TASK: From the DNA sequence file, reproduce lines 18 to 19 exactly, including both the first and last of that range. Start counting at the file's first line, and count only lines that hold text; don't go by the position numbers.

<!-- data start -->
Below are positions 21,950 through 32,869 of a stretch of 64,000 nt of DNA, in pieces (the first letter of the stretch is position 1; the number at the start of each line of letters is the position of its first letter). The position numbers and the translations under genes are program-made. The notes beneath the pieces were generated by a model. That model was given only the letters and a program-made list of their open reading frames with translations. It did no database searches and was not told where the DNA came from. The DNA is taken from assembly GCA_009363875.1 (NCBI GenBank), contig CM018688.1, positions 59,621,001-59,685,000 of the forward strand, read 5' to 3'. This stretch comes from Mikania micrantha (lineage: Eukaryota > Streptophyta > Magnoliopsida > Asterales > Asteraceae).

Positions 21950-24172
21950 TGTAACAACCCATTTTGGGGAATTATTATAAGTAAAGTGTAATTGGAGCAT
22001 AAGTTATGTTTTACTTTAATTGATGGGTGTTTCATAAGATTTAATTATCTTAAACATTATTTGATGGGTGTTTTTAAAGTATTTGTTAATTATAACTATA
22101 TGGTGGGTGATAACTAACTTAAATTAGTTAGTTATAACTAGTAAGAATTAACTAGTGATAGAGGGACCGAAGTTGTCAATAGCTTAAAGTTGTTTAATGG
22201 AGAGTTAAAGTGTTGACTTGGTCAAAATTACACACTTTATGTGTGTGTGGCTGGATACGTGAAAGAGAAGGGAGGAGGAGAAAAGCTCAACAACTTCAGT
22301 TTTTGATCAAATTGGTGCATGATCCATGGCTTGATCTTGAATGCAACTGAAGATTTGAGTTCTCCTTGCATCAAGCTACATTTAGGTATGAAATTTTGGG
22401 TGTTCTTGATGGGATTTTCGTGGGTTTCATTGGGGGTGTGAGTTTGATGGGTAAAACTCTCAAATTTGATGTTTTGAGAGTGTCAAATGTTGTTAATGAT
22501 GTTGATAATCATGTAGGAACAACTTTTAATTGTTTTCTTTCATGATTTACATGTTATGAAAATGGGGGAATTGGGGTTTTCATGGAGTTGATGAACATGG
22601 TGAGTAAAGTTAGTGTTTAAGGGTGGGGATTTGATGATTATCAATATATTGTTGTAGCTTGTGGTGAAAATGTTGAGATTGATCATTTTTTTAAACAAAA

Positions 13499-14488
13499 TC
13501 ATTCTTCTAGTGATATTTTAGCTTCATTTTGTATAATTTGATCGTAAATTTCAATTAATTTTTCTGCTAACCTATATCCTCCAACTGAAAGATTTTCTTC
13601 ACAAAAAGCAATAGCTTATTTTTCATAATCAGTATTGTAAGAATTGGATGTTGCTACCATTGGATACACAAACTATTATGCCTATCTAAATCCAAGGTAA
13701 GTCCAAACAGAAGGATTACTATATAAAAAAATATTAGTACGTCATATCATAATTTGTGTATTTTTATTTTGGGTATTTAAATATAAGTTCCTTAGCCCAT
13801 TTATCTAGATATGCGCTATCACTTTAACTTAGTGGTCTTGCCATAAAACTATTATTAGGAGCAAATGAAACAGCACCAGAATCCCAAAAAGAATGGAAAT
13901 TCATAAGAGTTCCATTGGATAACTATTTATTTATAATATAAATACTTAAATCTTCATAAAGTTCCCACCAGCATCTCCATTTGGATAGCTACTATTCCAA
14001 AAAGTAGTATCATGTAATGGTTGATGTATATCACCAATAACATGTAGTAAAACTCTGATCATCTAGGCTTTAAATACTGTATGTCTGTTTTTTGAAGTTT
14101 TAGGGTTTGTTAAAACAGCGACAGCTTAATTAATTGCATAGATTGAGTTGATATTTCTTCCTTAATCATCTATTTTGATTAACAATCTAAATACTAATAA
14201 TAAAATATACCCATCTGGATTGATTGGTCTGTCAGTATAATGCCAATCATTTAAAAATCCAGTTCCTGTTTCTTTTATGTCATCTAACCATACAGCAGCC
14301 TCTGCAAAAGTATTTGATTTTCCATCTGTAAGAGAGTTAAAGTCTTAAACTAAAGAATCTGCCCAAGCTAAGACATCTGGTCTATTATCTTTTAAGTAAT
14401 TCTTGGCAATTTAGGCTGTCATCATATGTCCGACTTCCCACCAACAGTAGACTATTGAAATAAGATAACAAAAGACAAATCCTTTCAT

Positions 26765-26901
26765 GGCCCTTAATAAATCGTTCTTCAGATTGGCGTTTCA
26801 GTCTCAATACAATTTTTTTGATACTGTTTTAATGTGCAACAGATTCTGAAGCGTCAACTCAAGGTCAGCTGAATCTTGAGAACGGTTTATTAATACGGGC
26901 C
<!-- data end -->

14001 AAAGTAGTATCATGTAATGGTTGATGTATATCACCAATAACATGTAGTAAAACTCTGATCATCTAGGCTTTAAATACTGTATGTCTGTTTTTTGAAGTTT
14101 TAGGGTTTGTTAAAACAGCGACAGCTTAATTAATTGCATAGATTGAGTTGATATTTCTTCCTTAATCATCTATTTTGATTAACAATCTAAATACTAATAA